"Pee Wee" King
1914 - 2000

Born in Wisconsin as Frank Anthony Kuczynski , "Pee Wee" got his start playing accordion and fiddle with his father's polka band. As a young adult, he moved on to work with the likes of Gene Autry (the pre-Hollywood years), and the Log Cabin Boys.

By 1937, "Pee Wee" had formed his own band, The Golden West Cowboys who appeared regularly on the Grand Ol' Opry, and had a daily radio show in Knoxville.  It was this band that became the launching pad for future country stars such as Ernest Tubb, Eddie Arnold, and Cowboy Copas.

"I learned a lot about showmanship from him"
Eddie Arnold

Considered by some to be highly innovative, Pee Wee was among the first to grace the Opry stage with polkas, waltzes, and Cowboy songs using trumpets, drums and electric guitars.

In 1947 he began a TV show in Louisville, Kentucky which lasted 10 years (the last two being networked by NBC-TV), while trying his hand at movie acting in films with his old buddy Gene Autry,  Charles Starrett, The Durango Kid, and Johnny Mack Brown.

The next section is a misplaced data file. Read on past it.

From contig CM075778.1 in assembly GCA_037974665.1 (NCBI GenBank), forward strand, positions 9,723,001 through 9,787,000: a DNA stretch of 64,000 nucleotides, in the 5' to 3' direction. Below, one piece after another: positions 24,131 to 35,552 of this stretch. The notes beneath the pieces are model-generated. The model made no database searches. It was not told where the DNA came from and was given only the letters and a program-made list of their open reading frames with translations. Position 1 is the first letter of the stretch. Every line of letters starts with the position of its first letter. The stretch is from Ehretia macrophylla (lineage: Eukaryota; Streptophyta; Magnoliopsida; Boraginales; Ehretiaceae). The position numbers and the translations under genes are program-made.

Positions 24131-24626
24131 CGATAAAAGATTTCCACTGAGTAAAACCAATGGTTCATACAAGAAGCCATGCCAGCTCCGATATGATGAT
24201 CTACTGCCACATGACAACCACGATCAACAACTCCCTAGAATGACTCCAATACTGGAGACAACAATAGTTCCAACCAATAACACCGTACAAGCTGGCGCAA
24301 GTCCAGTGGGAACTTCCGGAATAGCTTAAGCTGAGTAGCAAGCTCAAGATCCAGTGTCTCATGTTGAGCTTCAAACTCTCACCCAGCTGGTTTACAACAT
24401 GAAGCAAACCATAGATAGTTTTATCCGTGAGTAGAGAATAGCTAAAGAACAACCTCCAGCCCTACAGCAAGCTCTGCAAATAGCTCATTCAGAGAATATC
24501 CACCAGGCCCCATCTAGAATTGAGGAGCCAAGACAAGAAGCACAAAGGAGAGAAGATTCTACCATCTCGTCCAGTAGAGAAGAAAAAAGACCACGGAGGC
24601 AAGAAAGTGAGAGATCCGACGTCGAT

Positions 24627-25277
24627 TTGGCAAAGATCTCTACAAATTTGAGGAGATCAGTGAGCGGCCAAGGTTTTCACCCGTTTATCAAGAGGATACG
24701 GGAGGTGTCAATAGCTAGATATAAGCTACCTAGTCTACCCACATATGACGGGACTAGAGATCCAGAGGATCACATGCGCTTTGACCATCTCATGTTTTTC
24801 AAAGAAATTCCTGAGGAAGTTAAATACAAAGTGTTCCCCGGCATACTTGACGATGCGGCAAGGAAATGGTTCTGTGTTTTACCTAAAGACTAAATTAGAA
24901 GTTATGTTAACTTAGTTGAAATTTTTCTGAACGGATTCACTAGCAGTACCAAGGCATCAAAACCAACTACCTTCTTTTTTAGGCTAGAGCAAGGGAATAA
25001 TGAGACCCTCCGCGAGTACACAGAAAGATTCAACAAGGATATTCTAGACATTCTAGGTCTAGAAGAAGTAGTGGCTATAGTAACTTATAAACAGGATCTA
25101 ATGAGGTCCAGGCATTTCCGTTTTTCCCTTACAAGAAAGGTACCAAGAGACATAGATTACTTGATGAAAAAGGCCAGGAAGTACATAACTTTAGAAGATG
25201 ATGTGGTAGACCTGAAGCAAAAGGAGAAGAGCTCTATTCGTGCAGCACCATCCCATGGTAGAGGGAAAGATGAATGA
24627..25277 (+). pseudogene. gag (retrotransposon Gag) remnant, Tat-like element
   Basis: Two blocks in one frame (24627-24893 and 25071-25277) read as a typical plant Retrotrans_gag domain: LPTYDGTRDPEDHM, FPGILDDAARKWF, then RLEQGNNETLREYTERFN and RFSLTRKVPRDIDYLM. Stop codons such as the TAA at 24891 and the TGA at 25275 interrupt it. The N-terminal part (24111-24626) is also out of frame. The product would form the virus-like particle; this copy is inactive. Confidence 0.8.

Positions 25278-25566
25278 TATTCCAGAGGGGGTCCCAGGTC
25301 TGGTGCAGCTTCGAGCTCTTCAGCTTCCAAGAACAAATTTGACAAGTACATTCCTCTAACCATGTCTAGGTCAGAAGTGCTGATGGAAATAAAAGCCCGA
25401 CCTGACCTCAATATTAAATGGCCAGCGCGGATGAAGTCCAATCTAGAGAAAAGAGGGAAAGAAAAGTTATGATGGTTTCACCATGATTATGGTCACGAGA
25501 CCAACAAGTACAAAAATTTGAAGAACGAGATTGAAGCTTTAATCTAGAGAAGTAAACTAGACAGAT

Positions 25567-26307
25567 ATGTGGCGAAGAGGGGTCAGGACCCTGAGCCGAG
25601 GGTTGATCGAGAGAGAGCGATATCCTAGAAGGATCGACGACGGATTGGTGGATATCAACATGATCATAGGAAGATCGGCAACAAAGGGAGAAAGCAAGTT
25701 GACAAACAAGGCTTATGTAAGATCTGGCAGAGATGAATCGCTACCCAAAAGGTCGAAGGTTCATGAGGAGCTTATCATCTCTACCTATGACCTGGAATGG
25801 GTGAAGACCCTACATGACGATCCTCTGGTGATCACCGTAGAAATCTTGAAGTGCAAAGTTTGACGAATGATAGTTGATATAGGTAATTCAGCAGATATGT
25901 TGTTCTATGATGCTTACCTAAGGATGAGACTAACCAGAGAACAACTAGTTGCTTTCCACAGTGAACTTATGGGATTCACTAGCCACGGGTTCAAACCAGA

Although he had some chart success, he'll be best remembered for his songwriting. "Slow Poke", "Napoleon's Retreat", "Tennessee Waltz" (co-written in 1948 with Redd Stewart),and "Walk Me By The River"(Margery Rothgeb co-wrote that song with Pee Wee.  It was hers and he helped her get it published and recorded by Bing Crosby. Her daughter Wilhelmina still has the original 78 demo and sheet music).

In 1974, he was elected to the Country Music Hall of Fame.

Frank "Pee Wee" King was hospitalized February 28, 2000 after having suffered a heart attack. He passed away 8 days later. He was 86.

2000 Eddie Bear Productions